- We had known that SSRI antidepressants could actually make manic symptoms worse and that all psychiatric drugs shouldn’t really be used long-term.
There is so much more evidence now about trauma, brain development, and the harm of psychiatric drugs that there is no excuse for continuing to harm people by ’treating’ them using a medical model of care.
It is no longer acceptable that mental health services do not actively seek to get to the root of people’s trauma—this should be their very raison d’etre, above anything else.
Given all we know, at the very least and as a matter of urgency:
- Mental health services must provide accurate and objective information to clients about medication and should inform them of updated scientific information as it emerges and incorporate that into their treatment.
- All mental health professionals should be trained in trauma, and trauma-informed care must become the norm, not the exception.
- People should not be maintained on psychiatric drugs without close monitoring and psychosocial interventions and a plan to reduce and minimise as much as possible.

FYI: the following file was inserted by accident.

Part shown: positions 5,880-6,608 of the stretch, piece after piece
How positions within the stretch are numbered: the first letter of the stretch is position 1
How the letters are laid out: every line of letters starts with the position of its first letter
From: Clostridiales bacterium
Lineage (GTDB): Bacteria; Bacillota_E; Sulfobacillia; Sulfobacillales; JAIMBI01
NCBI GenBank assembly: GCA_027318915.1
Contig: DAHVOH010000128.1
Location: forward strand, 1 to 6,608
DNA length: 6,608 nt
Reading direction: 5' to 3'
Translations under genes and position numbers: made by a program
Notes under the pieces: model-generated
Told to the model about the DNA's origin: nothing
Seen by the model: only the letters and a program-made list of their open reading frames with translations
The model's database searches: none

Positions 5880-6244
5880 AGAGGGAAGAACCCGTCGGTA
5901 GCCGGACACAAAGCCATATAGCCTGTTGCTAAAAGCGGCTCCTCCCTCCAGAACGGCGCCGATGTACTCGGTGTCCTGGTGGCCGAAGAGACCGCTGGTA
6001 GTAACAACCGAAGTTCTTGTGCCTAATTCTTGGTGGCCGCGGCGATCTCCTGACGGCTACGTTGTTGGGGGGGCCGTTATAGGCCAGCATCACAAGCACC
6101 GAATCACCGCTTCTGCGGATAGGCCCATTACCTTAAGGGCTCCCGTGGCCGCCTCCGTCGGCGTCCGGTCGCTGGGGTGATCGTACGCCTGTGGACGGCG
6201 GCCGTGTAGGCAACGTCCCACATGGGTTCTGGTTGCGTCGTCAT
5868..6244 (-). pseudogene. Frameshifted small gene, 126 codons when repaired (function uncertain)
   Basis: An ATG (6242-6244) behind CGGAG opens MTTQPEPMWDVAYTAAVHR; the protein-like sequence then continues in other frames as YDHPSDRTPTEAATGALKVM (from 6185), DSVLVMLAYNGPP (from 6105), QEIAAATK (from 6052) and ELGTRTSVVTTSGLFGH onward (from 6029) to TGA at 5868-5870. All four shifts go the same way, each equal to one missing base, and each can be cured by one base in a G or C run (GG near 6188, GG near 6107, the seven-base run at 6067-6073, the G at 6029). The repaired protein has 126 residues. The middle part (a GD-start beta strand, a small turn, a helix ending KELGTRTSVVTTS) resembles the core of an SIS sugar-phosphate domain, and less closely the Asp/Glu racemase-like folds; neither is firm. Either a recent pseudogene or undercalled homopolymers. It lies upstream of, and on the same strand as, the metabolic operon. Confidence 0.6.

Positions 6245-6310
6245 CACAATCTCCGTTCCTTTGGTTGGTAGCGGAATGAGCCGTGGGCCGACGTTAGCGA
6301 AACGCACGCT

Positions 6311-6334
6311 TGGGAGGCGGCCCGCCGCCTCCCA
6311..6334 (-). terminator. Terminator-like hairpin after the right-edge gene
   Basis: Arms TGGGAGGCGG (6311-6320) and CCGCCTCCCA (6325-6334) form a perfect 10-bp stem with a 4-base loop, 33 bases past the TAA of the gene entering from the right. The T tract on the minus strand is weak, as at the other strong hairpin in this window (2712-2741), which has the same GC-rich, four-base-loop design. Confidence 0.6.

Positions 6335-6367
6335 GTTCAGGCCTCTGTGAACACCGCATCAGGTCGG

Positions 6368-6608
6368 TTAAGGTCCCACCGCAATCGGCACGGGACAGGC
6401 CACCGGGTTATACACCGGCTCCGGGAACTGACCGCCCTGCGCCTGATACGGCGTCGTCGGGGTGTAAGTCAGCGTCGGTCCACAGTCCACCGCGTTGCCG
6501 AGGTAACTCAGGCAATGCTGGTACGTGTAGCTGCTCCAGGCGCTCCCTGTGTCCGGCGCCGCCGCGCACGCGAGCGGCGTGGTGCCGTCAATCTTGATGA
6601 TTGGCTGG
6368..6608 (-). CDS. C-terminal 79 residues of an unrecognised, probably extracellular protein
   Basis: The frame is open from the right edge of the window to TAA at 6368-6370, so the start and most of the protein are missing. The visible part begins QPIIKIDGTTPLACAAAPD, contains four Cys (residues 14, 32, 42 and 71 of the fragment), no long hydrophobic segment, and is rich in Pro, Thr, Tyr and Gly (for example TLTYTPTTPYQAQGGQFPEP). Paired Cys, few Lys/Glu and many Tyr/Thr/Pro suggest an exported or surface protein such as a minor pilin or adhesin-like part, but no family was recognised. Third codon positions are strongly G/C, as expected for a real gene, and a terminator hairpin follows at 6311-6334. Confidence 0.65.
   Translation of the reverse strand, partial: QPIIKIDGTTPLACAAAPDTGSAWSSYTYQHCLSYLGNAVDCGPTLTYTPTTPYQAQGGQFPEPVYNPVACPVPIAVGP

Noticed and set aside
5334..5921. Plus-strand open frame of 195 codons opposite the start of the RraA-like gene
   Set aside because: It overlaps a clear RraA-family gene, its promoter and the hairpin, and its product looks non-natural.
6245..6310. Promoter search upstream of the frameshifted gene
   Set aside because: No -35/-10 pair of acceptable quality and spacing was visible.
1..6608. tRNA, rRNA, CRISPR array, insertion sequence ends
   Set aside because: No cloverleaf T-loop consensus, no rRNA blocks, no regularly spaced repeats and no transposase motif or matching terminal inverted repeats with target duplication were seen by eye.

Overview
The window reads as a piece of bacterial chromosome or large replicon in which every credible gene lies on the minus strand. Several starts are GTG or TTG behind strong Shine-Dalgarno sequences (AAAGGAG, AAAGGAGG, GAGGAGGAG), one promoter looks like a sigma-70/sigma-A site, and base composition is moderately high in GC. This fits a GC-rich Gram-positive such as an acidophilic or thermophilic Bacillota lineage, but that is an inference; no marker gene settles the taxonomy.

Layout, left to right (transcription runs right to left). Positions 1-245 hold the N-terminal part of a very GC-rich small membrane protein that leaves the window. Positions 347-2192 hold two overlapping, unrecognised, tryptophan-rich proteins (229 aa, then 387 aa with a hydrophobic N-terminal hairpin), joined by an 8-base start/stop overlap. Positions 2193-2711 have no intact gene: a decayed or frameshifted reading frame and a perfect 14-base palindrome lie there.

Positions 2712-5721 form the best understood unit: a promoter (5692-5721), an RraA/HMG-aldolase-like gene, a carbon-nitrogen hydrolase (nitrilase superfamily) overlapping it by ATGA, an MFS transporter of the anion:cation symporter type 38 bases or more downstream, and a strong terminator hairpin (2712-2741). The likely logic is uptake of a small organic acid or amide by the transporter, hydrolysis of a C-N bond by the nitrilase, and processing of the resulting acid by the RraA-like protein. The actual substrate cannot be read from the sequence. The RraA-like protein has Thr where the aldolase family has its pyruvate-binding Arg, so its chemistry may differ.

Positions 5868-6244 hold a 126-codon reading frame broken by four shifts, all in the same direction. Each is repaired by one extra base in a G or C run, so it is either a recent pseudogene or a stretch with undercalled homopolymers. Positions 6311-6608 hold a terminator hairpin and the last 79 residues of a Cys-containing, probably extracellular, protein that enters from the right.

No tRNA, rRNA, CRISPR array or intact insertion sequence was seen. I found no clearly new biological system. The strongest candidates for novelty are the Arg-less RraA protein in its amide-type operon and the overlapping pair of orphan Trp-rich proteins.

- As outlined in the World Health Organisation report on mental health supports, environmental and psychosocial supports for people struggling with mental health issues should be available as an alternative to mainstream drug-led treatments.
These apply to services across the western world, where mental health outcomes are actually getting worse, not better. We all need to start asking our doctors, prescribers, politicians: With all of the knowledge we now have, with both WHO and the UN calling for an urgent shift and rethinking of services and systems that have failed so many, what is doing nothing called?
Is it willful blindness, iatrogenic harm—or something far worse?
Mad in America hosts blogs by a diverse group of writers. These posts are designed to serve as a public forum for a discussion—broadly speaking—of psychiatry and its treatments. The opinions expressed are the writers’ own.